These are commonly referred to as NAP and it is crucial that the way you display your business name, address and phone number on your website is matched exactly on your GMB listing and any other directory listings you set up (see below). These are the three most crucial elements of your GMB listing and can make or break your ability to rank in the map pack so make sure you get this part right.
In addition, there are elements you should add in order to enhance your listing:
- Service Areas (list all the areas which you serve)
- Opening Hours
- Website Link
- Products/Services (include any services you offer to customers)
- Extended business description (this is a great place to talk about your business and include important keywords)
These are the next most important elements to update and will help your customers to find out more about your business. Finally, in order to help with the visuals, include the following:
- Company logo
- Photos of your business (internal and external)
- Team photos – put a face to a name and make it personal
Once you have got all this set up, make sure you verify your listing (you will need to send a postcard to the address or arrange for a phone call verification with Google) and you’re good to go!
Once your GMB listing is set up and verified, it’s time to start making it work harder for your business.
The first place to start is reviews.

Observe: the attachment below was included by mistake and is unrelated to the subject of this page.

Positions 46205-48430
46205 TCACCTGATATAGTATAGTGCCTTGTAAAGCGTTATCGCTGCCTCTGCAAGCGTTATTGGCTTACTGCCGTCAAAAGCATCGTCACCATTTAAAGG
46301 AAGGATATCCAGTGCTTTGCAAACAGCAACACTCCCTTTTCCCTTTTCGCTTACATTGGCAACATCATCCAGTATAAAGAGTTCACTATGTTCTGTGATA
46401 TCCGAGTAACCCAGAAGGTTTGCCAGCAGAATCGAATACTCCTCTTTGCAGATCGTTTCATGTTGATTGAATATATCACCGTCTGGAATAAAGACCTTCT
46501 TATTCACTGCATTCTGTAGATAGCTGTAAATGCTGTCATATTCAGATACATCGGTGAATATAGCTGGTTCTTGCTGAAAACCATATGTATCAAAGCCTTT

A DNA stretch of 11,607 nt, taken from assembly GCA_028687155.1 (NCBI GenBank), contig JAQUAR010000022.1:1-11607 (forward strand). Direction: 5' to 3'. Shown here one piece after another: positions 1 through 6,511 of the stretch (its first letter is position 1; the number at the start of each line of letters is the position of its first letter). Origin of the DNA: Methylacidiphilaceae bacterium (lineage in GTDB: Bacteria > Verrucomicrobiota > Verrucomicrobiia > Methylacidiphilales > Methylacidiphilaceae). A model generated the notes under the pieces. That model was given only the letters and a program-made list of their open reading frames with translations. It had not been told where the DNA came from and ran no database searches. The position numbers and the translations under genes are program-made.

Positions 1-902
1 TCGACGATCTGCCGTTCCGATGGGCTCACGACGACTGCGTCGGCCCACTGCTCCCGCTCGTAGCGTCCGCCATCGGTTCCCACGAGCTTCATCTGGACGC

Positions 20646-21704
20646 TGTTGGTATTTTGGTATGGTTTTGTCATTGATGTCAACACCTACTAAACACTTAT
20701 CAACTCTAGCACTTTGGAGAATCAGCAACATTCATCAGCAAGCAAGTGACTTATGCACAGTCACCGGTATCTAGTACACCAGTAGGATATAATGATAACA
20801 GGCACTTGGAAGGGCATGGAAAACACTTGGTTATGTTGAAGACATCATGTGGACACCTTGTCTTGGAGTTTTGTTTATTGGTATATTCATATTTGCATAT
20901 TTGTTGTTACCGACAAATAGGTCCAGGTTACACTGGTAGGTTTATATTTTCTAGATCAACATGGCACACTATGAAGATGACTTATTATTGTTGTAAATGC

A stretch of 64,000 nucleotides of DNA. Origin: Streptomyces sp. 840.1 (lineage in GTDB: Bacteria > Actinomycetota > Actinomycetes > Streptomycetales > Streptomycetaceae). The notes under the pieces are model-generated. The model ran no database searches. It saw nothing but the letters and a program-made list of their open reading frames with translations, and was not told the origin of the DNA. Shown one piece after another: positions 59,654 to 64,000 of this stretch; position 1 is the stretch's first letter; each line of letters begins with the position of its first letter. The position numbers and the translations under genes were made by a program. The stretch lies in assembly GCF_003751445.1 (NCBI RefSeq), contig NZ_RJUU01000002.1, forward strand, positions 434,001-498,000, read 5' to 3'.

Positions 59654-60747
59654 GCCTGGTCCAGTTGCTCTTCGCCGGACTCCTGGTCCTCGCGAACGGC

When was the last time you made a purchase without researching what other people have had to say about the product or service? Not very often right?
Reviews are a great way to get feedback about your products, services and business as a whole. They have also been proven to be one of the most influential aspects inside of the SERPs.
In a report by Bright Local in December 2019, they found that 82% of consumers were reading online reviews for local businesses, and the purchase likelihood for a product went up 270% if there were 5 reviews vs. none.
Reviews can also help with your organic listings too. As well as displaying in the map pack results, if you use Schema.org markup on your website, you can also have those same review scores pull through in the organic listing, helping to boost your CTR and drive more traffic to your website.
You should be actively seeking more reviews from all of your customers. There are lots of ways to do this – email following a purchase, in-store prize draw on the back of receipts, phone follow ups, social media and more.
One thing you need to ensure is that you are using GMB to monitor the reviews you get and try to respond to every single one that comes in – good or bad. By responding, prospective customers can see you are a business that engages and that will make them more likely to convert.
Keyword research and targeting